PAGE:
Sir, – Faith groups were assured by Nicola Sturgeon in December 2011 that the Government respected the beliefs of all faith groups in Scotland.
The Scottish Government chose to release another statement re belief groups and, as I see it, a redefinition of family life in Scotland.
This was released during Christmastide 2012, further it was on a Sunday and finally and most disturbingly, it was issued on a special Sunday with a title – The Holy Family!
If the SNP claim that they did not know the significance of the date of release, then they have shown ignorance and disrespect to Christians – who will vote in the referendum.
I cannot think that this was deliberately chosen – that would be an enormous gaffe by the SNP.
Ms Sturgeon also gave guarantees that faith groups would be given exemption from the Equality Act which is proposed as the vehicle for delivery of same sex marriage in 2014.
It was only recently that women drivers were told they have to pay the same as male drivers for insurance cover according to the appropriate Equality Act – proving that gaining exceptions from an equality law will prove to be time consuming and costly to the taxpayer.
Interestingly, England and Wales are going down the human rights road to SSMs and have guaranteed that if the rights of faith groups cannot be protected, the act will not be passed. I assume Westminster was not impressed by the route the Scottish Government had chosen.
47 Grove Road,
Nuclear would provide well-paid jobs
Sir, – John Crichton asks, but does not answer, the question of how people in various locations feel about nuclear plants and shale gas. Well, I can provide some answers.
The people of Sellafield, Hunterston and Chapelcross have regularly expressed their support for nuclear power which provides well-paid jobs. Chapelcross, in particular, has been devastated by the disappearance of a major employer because of the political machinations of outsiders.
He is wrong to say the “people of north-west England who experienced earthquakes” since the tremors, not quakes, have been around 1/10,000th of the lower limit for registering an “earthquake” and at or below the limit of detectability without scientific instruments, even those living directly above them, let alone across the entire “north west England”. Vibrations from passing traffic would be more fearsome.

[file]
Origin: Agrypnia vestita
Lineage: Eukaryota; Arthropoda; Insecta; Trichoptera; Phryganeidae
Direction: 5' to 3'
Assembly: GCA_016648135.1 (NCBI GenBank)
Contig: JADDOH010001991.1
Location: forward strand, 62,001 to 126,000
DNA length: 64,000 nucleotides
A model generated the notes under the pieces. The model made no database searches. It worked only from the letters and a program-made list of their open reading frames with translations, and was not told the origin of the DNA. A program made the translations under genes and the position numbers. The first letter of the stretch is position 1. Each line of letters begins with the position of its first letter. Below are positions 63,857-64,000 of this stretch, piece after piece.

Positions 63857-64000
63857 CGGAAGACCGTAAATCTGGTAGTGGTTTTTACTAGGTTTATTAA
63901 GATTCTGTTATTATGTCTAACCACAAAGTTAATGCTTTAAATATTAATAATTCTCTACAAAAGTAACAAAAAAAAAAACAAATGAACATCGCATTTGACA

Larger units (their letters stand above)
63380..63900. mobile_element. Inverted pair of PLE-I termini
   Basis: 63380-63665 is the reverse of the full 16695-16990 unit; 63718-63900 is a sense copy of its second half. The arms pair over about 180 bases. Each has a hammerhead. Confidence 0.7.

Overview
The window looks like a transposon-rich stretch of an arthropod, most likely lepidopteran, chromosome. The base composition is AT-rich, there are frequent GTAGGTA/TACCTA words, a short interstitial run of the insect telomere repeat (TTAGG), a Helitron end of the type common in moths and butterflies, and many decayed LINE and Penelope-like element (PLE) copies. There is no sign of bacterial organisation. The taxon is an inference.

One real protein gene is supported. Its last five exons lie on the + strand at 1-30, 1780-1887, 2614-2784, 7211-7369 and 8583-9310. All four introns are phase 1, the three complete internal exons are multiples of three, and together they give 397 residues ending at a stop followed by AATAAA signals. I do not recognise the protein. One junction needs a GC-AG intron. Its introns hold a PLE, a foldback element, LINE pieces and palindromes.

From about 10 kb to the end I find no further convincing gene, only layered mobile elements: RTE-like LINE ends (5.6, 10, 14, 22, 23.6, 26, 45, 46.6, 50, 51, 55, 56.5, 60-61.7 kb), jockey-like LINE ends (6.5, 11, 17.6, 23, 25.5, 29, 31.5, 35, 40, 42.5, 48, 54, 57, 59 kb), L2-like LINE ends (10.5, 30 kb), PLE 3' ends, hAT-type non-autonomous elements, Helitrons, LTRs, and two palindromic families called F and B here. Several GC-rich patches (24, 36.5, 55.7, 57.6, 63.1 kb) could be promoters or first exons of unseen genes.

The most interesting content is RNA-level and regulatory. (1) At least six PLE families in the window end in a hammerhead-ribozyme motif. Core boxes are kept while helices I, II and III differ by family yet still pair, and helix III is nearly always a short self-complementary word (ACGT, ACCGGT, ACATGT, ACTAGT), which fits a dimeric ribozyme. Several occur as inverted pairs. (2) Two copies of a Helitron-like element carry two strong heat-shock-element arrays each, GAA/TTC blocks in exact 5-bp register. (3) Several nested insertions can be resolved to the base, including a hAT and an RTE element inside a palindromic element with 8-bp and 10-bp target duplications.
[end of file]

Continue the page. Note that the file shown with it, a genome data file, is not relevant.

To answer a question he did not ask, people living near windfarms dislike them with their genuine health risks, as was clearly shown by the 500 people who demonstrated against them at the SNP conference (10 times the number who demonstrated there against Trident).
200 Woodlands Road,
Don’t live near the source
Sir, – There is something to be said, despite John Crichton’s dismissiveness (Letters, December 28), in favour of individual buildings having their own source of power.
Yes, there is not a solution that fits all but to remove as many properties as possible from requiring a supply from the National Grid has to be of some value. Solar panels are but one of a number of possible solutions for such.
Mr Crichton quite rightly points to question marks over some of the major power generation options and this applies to all of them including wind generation.
What has stood out for me is that the proponents of specific forms of generation never live in places where their favoured option would be developed.
I am quite happy to hear from supporters of shale deposits as the next best thing when they live where these deposits are abundant.
It’s time that the major users of energy such as cities and towns, came up with answers as to where their power will be sourced from other than nuclear Ayrshire/East Lothian, fossil fuel Kincardine and hydro Highlands.
4 Main Street,
Not so daft after all . . .
Sir, – John McDonald (Letters, January 2) pours scorn on his female colleague who suggested that had the precipitation fallen as snow, rather than rain, then flooding would never have occurred. He misses two points.
Firstly, an inch of snow equates to only 0.2 inches of rain. Secondly, and more importantly, flooding occurs when the ground is unable to soak up the water and it immediately “runs off”.
Snow generally thaws gradually and there is more of an opportunity for it to be soaked up.
74a Errol Road,
Contented women of Fife
Sir – I enjoyed reading Helen Brown’s well-researched article on the women’s suffragette movement (January 2).
I note she made no mention of incidents in Fife. As a Fifer, married to a Fifer, I will make no further comment.
I like to think that we Fife men tended to do what we were told. Including voting. No need for universal suffrage.
A T Geddie.
68 Carleton Avenue,